Build Big Upper Pecs With Dumbbell Inclines

Few things round out your upper body muscles more than large, rounded pecs. To get that massive, round look you have to build the upper pecs. The dumbbell incline is the king of upper chest exercises. It’s best to use an adjustable bench. Doing the exercise with a steep incline will work mainly the upper pecs, while doing the exercise closer to a flat bench will work the middle pecs. It’s best to do inclines with dumbbells because that isolates your upper pecs and forces the muscles on both sides of your body to do their fair share of the work. Quality is key, so you have to be able to bring a lot of weight to your chest that you can push hard.

Correct Exercise Form:

Begin by placing the dumbbells on your lower thigh, just above your kneecaps. Drive up each dumbbell – one at a time – with your thigh moving toward your upper chest and collarbones. After steadying yourself at the starting position, press both dumbbells overhead, keeping your wrists firm and straight. Return the weights to your chest under control. When finished doing your reps, lower the weights to your thighs, and then put them back on the rack. Do this exercise strictly, without arching your back.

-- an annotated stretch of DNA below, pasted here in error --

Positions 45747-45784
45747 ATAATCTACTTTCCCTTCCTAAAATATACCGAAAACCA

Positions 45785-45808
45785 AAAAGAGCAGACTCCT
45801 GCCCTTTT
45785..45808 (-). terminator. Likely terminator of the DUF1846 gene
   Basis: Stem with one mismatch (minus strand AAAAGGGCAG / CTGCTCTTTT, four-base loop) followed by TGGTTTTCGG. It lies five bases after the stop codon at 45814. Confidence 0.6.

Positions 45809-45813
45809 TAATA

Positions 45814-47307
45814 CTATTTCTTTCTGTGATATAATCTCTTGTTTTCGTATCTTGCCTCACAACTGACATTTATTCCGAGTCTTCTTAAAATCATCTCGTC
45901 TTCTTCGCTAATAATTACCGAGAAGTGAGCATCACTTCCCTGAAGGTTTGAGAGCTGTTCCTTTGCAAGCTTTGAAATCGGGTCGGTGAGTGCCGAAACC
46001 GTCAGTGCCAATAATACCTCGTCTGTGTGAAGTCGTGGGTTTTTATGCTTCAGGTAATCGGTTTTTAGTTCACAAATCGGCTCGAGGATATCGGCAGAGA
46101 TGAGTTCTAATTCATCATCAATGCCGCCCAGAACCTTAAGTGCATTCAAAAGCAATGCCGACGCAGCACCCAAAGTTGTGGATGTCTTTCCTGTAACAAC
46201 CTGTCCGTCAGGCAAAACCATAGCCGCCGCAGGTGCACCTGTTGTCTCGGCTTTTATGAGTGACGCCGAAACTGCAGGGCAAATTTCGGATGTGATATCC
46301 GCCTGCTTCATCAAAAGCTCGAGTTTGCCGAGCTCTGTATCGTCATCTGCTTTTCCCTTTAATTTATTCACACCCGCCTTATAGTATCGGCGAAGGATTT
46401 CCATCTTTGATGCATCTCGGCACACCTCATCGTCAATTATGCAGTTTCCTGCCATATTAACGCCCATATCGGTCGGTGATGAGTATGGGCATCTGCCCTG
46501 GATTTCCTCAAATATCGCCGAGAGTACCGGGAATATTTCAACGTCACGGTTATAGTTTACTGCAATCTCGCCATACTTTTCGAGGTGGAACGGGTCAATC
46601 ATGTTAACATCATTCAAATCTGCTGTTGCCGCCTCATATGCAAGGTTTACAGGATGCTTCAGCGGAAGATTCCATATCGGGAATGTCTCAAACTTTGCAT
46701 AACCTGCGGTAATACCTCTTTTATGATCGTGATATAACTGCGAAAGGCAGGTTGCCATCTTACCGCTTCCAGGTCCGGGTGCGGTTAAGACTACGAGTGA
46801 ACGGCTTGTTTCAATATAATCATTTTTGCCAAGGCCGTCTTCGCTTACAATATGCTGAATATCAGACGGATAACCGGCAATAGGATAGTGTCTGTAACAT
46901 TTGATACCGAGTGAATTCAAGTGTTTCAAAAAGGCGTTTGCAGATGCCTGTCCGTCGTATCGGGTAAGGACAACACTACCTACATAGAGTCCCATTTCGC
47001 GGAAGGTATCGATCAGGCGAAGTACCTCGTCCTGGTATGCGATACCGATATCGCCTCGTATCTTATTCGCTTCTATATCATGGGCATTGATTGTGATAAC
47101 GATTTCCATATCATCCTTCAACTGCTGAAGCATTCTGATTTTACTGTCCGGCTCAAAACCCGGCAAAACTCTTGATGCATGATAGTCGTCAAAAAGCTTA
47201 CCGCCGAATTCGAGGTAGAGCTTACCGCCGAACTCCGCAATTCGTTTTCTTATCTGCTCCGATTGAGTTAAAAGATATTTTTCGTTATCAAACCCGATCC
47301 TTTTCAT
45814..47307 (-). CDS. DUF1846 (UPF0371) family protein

Work All Upper Body Muscles. Upper body movements are varied and complicated. Muscles become unbalanced and the joints lose flexibility if you work only a few motions. Some lifters, particularly beginners, spend more time working pecs and delts than any other upper body muscles. Proper upper body development takes a lot more than doing some bench presses, flyes and raises. Slippery Rock University scientists led by J.C. Barlow evaluated shoulder strength and flexibility in a variety of upper body movements in 29 experienced trainers and 25 control subjects. While the experienced trainers were stronger than controls, they showed muscle imbalances and restricted flexibility during a variety of shoulder movements. Do exercise for all shoulder motions – not just the exercises you like. (Nat Strength Cond Assoc, 24: 16-17; J Strength Cond Res, 16: 367-372)

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